Kendra Hatcher’s Death: How the Dentist Died

Ricky Paniagua Kendra Hatcher


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Brenda Delgado (left) and Ricky Paniagua with Kendra Hatcher (right)

Kendra Hatcher was a pediatric dentist who was killed in a murder-for-hire plot devised by her boyfriend’s ex-girlfriend, Brenda Delgado, in Dallas in 2015.

Delgado, 31, recruited two acquaintances, Kristopher Love and Crystal Cortes, to carry out the killing after her ex-boyfriend, Dr. Ricardo “Ricky” Paniagua, told her in an email he was in a new relationship, and it was going well. Hatcher was 35.

Dateline NBC is diving into the case on a new episode, which airs Friday, November 13, 2020 at 9 p.m. Eastern time.

Here’s what you need to know:


Delgado Hired a Small-Time Marijuana Dealer & a Single Mom to Help Her Carry Out Her Murder Plot

Love, who was convicted of pulling the trigger on Hatcher, and Cortes, who was recruited as the getaway driver, were people Delgado “barely knew” when she asked them to help her kill Hatcher, according to a profile by Texas Monthly. Love was a small-time marijuana dealer and Cortes was “a down-on-her-luck single mother.”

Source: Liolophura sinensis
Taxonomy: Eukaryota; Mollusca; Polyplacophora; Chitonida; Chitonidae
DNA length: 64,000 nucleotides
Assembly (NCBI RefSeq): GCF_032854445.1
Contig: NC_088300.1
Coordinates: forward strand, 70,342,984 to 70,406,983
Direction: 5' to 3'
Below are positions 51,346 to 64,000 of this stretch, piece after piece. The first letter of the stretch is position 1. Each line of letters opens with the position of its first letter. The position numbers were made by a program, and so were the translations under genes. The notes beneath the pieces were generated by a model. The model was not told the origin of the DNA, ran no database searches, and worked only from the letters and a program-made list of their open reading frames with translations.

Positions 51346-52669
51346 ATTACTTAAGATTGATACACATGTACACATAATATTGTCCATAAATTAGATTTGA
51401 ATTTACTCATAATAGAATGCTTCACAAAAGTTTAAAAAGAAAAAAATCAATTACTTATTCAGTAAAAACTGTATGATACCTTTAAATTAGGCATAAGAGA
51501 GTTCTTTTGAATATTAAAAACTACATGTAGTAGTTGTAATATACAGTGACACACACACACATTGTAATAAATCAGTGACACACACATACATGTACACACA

Cortes was offered $500 to serve as the getaway driver. When asked why she was willing to take $500 to be involved in a murder, she gave the Texas Monthly reporter “a blank look.”

“I was broke,” she said. “And I had a son to support.”

Love, on the other hand, wanted start-up money for a prostitution ring, Texas Monthly reported. Delgado concocted a story that she had connections to a drug cartel, and she said he would pay him $3,000 in a combination of drugs and cash.

The night of Hatcher’s murder, Paniagua texted Delgado to tell her his devastating news. She texted him back the next morning, offering to bring him groceries or help with anything he needed.

A juror who served on the case puzzled over the murder in a piece written for the Dallas Observer.